Mifepristone: Everything You Need To Know About the Controversial Abortion Pill
The United States seems to be gradually becoming ground zero for reproductive rights. After the dystopian attack on Roe v. Wade, abortion pills are the most common and easily accessible method of terminating a pregnancy in the country.
As expected, abortion pills are a new front in the anti-abortion crusade.
Mifepristone is the first of two pills the FDA recommends to terminate a pregnancy. It is a tablet that blocks the hormone progesterone, which is essential for continuing a pregnancy.
Unlike misoprostol, which empties the uterus, mifepristone terminates the pregnancy.
Scientists developed the drug in 1980, and countries like France began to use it in 1987. The United States approved it for use up to seven weeks gestation in September 2000.
Following the overruling of Roe v. Wade, mifepristone has become the safest and most accessible route for pregnancy termination.
In fact, U.S. studies claim that the medication is approximately 95% effective in terminating a pregnancy. It requires additional medical follow-up less than 1% of the time.
A solution at risk
Although clandestine abortion is one of the greatest threats to women, anti-abortion activists have now turned their attention to mifepristone.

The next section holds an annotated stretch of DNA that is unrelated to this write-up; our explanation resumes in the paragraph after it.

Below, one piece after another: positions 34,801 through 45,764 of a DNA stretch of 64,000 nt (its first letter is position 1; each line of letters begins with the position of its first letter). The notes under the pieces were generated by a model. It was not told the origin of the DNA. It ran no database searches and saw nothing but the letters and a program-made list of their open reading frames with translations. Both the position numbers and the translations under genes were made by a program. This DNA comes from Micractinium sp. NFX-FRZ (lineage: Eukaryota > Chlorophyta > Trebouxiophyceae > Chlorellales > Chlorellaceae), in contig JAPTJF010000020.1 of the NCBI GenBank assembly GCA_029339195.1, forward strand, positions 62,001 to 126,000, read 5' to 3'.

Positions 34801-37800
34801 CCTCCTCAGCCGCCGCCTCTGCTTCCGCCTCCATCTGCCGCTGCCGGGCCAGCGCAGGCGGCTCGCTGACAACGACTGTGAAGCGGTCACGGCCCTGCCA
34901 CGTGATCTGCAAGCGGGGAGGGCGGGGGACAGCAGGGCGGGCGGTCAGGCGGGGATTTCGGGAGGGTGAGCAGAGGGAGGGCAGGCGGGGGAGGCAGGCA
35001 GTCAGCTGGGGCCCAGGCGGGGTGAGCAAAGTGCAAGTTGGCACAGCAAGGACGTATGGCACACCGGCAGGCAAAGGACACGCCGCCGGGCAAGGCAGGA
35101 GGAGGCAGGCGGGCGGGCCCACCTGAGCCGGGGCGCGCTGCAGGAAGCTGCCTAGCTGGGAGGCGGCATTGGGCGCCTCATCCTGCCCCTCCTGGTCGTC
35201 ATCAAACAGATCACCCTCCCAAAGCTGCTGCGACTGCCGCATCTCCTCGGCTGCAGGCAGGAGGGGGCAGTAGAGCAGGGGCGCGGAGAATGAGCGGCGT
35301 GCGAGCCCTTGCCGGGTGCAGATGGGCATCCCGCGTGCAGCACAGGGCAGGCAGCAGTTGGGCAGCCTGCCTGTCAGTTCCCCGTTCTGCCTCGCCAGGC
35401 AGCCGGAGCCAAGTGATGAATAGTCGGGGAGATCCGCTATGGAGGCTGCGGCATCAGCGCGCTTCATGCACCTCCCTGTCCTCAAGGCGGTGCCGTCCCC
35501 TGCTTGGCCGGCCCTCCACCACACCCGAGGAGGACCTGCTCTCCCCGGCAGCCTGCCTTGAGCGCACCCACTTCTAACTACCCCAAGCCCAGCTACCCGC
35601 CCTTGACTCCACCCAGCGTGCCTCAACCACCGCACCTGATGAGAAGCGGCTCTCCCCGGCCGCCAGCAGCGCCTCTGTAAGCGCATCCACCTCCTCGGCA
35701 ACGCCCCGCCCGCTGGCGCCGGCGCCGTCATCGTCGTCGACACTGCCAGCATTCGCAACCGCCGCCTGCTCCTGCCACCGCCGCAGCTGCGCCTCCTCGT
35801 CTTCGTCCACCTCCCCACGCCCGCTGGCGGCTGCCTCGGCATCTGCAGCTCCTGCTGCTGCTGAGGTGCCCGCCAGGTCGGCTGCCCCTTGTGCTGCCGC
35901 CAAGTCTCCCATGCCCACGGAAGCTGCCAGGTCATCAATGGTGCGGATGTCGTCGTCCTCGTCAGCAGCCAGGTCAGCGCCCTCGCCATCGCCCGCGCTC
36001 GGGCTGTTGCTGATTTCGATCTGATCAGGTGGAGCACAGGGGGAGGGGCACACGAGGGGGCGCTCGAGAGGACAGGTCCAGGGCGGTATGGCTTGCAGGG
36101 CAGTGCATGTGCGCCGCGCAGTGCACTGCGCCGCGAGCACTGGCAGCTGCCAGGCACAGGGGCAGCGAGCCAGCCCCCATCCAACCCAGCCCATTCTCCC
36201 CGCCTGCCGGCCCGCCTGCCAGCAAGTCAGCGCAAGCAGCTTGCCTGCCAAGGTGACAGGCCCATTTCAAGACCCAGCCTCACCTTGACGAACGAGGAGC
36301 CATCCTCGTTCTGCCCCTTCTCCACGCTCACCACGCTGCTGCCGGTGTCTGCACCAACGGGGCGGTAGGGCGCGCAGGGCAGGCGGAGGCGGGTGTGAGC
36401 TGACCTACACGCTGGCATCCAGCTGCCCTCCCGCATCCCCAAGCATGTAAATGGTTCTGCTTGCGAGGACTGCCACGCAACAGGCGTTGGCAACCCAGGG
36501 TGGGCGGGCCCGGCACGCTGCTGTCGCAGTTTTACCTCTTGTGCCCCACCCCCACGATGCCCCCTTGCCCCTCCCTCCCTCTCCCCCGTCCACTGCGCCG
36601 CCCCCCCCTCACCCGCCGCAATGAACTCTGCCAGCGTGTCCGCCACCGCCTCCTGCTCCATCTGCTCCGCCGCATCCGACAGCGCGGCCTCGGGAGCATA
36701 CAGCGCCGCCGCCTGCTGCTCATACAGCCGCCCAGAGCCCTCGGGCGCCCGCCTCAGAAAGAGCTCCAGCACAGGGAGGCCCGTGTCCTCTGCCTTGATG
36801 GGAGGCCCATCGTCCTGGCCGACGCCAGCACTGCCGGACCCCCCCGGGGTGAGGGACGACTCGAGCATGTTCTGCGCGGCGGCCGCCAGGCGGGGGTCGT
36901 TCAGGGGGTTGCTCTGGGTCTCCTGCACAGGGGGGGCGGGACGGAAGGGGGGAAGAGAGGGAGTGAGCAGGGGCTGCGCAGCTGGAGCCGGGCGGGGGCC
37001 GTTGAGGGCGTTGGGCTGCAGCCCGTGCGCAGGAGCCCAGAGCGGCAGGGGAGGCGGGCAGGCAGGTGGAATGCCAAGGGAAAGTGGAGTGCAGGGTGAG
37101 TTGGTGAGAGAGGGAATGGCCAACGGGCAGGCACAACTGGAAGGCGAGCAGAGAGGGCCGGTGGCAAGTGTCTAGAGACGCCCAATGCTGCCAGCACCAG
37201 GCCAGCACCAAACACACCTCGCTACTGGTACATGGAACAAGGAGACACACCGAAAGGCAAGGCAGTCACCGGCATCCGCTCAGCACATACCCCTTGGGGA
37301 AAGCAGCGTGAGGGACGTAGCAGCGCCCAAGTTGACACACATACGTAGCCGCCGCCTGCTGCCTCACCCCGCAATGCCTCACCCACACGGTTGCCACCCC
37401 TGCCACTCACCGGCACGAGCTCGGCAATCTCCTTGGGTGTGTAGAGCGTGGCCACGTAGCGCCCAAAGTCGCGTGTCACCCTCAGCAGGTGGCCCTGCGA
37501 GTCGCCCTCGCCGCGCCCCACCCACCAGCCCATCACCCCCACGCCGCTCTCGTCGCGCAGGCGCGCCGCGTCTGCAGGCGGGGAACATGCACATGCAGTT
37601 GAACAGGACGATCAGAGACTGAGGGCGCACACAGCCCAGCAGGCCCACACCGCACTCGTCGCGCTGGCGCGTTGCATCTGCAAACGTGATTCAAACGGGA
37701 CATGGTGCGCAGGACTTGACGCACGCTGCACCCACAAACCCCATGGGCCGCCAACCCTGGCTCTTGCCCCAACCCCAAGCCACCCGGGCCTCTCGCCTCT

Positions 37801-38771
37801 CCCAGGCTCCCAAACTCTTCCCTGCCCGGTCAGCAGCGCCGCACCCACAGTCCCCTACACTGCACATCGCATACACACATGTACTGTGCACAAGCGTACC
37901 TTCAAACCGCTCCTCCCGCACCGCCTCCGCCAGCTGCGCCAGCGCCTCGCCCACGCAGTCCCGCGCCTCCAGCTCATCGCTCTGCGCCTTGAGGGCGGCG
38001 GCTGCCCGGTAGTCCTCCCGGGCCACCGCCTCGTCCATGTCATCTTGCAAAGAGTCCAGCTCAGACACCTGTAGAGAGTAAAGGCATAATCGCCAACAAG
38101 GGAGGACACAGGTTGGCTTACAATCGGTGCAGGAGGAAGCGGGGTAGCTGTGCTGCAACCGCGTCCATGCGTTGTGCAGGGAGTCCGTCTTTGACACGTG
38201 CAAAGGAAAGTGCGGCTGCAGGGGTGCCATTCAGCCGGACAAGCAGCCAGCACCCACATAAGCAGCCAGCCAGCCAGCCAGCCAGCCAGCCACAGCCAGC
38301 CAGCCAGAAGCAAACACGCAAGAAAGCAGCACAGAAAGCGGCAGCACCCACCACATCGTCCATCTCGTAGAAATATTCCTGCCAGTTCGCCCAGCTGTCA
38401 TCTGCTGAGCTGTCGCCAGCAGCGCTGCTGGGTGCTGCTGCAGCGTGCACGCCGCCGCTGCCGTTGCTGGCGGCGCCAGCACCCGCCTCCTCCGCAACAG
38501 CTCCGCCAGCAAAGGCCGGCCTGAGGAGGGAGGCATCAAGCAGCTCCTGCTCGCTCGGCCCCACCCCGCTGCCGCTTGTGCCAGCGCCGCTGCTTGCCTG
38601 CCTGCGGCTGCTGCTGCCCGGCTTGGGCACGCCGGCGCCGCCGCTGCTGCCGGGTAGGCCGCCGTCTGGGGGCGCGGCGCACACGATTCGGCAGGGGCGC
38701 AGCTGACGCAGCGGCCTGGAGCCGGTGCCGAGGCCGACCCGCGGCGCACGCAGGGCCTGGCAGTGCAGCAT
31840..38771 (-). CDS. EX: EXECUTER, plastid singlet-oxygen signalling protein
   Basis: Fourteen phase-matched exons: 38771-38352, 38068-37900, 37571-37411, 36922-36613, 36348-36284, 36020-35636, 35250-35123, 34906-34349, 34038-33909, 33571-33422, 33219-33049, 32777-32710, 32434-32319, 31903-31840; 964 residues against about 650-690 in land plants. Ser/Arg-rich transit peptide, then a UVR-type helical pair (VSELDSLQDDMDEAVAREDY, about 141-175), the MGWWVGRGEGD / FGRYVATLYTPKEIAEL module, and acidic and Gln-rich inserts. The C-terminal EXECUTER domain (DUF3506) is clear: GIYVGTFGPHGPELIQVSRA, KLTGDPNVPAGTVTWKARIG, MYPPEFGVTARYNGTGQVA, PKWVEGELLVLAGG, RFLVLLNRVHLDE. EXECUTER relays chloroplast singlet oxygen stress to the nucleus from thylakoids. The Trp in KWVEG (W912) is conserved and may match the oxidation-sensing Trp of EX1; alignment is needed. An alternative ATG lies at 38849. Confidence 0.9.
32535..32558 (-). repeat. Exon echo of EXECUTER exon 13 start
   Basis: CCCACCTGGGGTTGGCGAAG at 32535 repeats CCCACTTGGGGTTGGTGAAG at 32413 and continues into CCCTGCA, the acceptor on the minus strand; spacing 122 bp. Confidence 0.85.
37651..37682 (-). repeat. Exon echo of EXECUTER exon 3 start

Under the misguided argument that the drug is “risky and ineffective,” states like Texas could successfully remove the drug from shelves across the country.
As the BBC explained, the FDA expanded the drug’s availability in April 2021, and it said it would lift the in-person dispensing requirement for mifepristone during the Covid-19 pandemic. In December of last year, the FDA permanently lifted that requirement, meaning physicians could mail the drug.
They expanded access this year thanks to another FDA change, which allowed retail pharmacies to dispense the drug. Previously, only healthcare professionals could administer the medication.
Abortion advocates applauded the move, saying it was a solution to the abortion bans that swept the country after the overturning of Roe v. Wade.
But since February, at least 20 Republican attorneys general signed letters threatening several of the nation’s leading pharmacies with legal action if they dispensed mifepristone in their state.
Now, in Texas, the lawsuit filed by anti-abortionists could end in an injunction ordering the FDA to withdraw its approval.
The risk is even higher for Latinas
As is often the case, lack of access to medical resources doubly affects communities of color.
In the case of abortion, state abortion bans and restrictions affect Latinas the most.
As NBC explained in a November 2022 article, more than 4 in 10 Latinas of reproductive age live in the nearly two dozen states where authorities are working to make abortion inaccessible.
A new analysis by the National Partnership for Women & Families and the National Latina Institute for Reproductive Justice, shared for the first time with NBC News, revealed that nearly 6.5 million Latinas (42% of all Latinas ages 15-49) live in 26 states that have banned or are likely to ban abortion after the Supreme Court overturned Roe v. Wade.